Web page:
In our quest to enjoy a trip to the Galápagos without spending a fortune, we did decide to splurge on one important step – getting from one island to another.
Our plan, you may recall, involved taking advantage of there being two airports on separate islands; we could fly into one and out the other so we would only have to make one inter-island transfer.
The cheapest and easiest way to do this is to book passage on a boat. There are many to choose from, ranging in size from small tenders all the way up to large yachts. In general, you will pay anywhere for $30-$80/person to make the trip by sea from (in our case) Puerto Ayora on Isla Santa Cruz to Puerto Moreno on San Cristôbal. You may also have to pay 50-cents to $1 for a water taxi to take you from the docks to the boat (and vice-versa), as the Islands are understandably touchy about how close to shore larger ships can anchor.
The trip is about 60+ miles (100km) depending on route, and can take anywhere from 2.5 to 5 hours, depending on the weather and how rough the seas are when you make the voyage.
Which gets us to why we were not particularly looking forward to a boat transfer. First of all, generally you have to choose a start time of either 6:30 – 7am or early afternoon, so it is either get up early or risk arriving after dark if the weather is bad.
Mainly, we were concerned about the roughness of the sea. Remember these are volcanic islands hundreds of miles off the coast. The water becomes very deep very quickly as soon as you are out of the harbor. Sudden squalls can blow up with little notice, and the seas can feature 5-7′ waves if you are there during the cooler, dryer season of June through November – which we were.
Many of the boat companies are pretty upfront about this. They warn that you may become nauseous during the trip, and that generally staying near the back of the boat in the open air helps. However, the back of the boat tends to get very wet from spray as the boat bounces along.
Case in point, we met a young researcher who was staying at our hotel on Santa Cruz. The day after we checked out, we saw her again on the streets of Puerto Moreno on San Cristôbal. She had booked a boat transfer, and told us she would stay in front until she couldn’t stand it any more, then move to the back until being completely drenched in the rain and spray forced her forward again, rinse and repeat.
Not our idea of a good time.
Instead, we decided to book passage with Emtebe for a flight from Baltra to San Cristôbal. This does cost much more than the boat transfer. Even with our discount for Ecuadorian residents, the total for our two one-way tickets came to $300 – plus we paid a small fee to be able to pick our seats, sitting directly behind the pilot.
Extravagant? Maybe. But it turned out to be a very pleasant experience with stunning views along the way. Our pilot, although looking to be about 17 years old, did a fantastic job of making it a smooth flight. Plus, even though our flight plan called for us to fly west to Isabela first, change a few passengers, and then back east to San Cristôbal, the trip was still faster than boat.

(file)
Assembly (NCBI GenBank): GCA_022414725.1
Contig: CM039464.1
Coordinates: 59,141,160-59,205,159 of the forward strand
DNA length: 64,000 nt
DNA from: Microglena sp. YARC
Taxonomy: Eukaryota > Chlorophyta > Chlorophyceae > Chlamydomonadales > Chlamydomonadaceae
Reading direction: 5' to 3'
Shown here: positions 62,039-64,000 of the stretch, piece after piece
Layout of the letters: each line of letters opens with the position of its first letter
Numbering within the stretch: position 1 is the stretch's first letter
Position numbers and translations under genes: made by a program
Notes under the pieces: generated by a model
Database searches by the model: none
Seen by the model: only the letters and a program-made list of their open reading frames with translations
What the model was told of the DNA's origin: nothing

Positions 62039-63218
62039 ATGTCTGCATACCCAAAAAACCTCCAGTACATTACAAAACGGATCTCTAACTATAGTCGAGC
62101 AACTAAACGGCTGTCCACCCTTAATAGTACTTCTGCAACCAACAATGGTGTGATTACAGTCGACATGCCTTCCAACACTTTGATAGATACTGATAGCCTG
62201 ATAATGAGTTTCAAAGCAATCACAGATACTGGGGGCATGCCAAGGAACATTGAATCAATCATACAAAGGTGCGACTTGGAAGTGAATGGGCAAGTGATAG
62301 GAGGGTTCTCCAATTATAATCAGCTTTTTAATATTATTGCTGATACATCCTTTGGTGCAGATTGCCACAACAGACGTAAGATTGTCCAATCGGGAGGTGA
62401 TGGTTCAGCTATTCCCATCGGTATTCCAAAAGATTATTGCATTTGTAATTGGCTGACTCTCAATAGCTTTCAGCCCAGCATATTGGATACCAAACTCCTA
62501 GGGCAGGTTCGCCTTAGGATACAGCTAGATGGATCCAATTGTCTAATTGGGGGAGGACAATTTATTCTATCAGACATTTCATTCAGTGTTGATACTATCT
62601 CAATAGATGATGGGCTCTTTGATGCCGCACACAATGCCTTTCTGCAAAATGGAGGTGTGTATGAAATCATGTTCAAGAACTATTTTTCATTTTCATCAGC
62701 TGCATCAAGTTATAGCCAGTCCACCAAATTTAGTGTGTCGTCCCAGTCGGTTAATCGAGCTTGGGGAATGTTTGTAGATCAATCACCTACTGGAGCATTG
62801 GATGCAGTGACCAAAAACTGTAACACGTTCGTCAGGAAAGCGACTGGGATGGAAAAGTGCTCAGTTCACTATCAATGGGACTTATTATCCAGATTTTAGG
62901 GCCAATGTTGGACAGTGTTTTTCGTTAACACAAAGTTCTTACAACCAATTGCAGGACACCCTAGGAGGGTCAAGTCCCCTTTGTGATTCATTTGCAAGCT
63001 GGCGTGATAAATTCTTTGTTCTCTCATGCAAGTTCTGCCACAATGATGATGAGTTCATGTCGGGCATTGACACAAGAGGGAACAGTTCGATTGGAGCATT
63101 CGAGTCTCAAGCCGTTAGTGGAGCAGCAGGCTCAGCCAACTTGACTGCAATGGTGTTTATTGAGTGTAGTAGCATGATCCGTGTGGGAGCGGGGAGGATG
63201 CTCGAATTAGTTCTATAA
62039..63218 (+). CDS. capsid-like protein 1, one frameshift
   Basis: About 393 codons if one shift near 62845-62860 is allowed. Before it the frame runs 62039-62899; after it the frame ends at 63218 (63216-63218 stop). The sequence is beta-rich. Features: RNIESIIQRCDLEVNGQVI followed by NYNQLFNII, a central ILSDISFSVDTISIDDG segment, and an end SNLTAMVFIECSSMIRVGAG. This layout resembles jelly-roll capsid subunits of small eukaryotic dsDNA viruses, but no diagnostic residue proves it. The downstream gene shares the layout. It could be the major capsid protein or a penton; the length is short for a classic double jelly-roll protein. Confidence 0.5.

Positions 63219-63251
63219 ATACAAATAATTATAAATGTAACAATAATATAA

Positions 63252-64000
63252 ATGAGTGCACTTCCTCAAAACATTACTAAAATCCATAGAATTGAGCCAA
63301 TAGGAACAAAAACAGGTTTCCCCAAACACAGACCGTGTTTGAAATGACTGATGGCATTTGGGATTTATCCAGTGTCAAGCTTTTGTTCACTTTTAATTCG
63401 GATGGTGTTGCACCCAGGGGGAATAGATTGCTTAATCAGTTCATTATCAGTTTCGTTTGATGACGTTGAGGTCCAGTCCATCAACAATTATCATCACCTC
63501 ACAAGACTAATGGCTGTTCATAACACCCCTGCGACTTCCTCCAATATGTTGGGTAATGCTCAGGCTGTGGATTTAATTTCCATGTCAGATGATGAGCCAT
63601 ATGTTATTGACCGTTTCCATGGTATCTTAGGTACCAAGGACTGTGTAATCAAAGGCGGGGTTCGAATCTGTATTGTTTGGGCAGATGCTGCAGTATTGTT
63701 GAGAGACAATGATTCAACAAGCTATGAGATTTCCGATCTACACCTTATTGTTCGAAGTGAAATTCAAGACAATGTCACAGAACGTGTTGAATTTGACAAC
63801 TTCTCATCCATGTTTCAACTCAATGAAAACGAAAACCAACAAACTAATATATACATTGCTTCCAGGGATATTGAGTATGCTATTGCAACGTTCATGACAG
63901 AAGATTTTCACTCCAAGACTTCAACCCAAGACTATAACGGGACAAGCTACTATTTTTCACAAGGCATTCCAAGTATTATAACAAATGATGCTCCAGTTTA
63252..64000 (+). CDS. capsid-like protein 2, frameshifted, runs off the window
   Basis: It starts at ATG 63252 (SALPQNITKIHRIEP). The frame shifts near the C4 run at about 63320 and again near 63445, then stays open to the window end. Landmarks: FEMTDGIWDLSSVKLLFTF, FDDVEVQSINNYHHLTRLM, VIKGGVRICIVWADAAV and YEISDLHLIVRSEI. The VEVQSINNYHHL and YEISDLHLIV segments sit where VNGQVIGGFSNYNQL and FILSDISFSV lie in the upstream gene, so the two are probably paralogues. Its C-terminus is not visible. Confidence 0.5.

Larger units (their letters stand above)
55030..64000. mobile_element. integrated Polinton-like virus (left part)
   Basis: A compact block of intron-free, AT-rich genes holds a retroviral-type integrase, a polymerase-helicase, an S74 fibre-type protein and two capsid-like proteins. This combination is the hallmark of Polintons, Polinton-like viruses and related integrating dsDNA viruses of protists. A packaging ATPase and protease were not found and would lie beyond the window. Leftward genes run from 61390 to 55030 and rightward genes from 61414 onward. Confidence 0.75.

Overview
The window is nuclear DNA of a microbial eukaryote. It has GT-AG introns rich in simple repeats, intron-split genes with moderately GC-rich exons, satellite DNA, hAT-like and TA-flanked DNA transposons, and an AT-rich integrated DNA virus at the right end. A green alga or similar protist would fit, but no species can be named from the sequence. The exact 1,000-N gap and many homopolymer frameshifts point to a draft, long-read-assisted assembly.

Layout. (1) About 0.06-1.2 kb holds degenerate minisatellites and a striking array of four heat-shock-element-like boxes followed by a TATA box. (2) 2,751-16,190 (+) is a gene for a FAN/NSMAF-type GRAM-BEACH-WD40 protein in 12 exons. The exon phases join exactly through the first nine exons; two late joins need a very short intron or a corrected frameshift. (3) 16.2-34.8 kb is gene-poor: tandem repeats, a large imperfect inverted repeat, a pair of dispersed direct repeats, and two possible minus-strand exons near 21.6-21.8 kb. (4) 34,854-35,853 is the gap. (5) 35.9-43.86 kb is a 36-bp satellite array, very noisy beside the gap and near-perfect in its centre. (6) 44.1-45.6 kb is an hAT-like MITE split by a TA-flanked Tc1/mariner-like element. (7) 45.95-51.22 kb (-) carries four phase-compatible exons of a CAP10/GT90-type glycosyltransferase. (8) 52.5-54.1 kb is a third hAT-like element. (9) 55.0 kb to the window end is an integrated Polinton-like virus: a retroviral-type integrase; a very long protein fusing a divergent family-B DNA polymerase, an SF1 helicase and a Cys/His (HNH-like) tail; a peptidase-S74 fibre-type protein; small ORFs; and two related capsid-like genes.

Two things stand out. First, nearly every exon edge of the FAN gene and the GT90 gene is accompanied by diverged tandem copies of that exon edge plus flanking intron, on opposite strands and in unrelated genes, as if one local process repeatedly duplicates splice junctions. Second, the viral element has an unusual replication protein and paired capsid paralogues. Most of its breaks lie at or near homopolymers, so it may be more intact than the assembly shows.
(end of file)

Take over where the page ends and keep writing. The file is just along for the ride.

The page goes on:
We started our trip to San Cristôbal with the 30-minute taxi ride back to the ferry to Isla Baltra. We were able to hop right on a ferry after passing our luggage to the gentleman stacking them on the roof, and we were treated to a flock of boobies escorting us across the channel to the airport bus.
We arrived at the airport with plenty of time to relax and enjoy a snack. Dropping off our luggage was a breeze, since after all, there were only going to be six passengers on the first leg of our flight.
They didn’t exactly “call” our flight. Instead a guy walked over and said “Listo?” (Ready?), and we followed him out the door and onto the tarmac. There she sat waiting for us, our own personal sky chariot. Picture a Volkswagon bus with wings, but not as fancy.
We climbed into our seats, shoulder to shoulder and heads nearly touching the ceiling. They didn’t waste much time, just handed us our noise protection earphones, and we were off and taxiing.
After the brief shock of seeing that our pilot had apparently taken the day off from high school, and while we tried to ignore that there was a Garmin GPS device affixed to the dashboard, we were quickly up in the air and on our way to our stop on Isabela.
We were only on Isabela long enough for two couples to unload, and for a few more people to stow their luggage for the next leg. We had a young boy along now, who enjoyed sitting in the co-pilot seat.
The long ride (about 40 minutes) from Isabela to Puerto Moreno was so rock-steady, it was almost boring. Luckily, the beautiful scenery saved the trip. It was great seeing our new home for the next four days get closer, and to get an overview of the bay and city before landing at the airport.
Another uneventful landing and we were on San Cristôbal, safe and sound, completely dry, and with no sea-sickness. After the novel experience of standing next to the plane while they pulled our bags out, it was just a 5-minute and $2 cab ride to our hotel.
I guess the moral of the story is that while it is a great thing to be able to visit a wonder of the world on a decent budget, never forget that your travel experience still needs to be pleasant. Yes, we could have saved about $300 by taking a boat ride, but the memory of a cold, wet, and potentially nauseating transfer would have spoiled the remainder of our trip.
For us, the pleasant and different experience made the short flights a bargain.
Coming up next: “Galápagos Islands: Welcome to San Cristôbal!“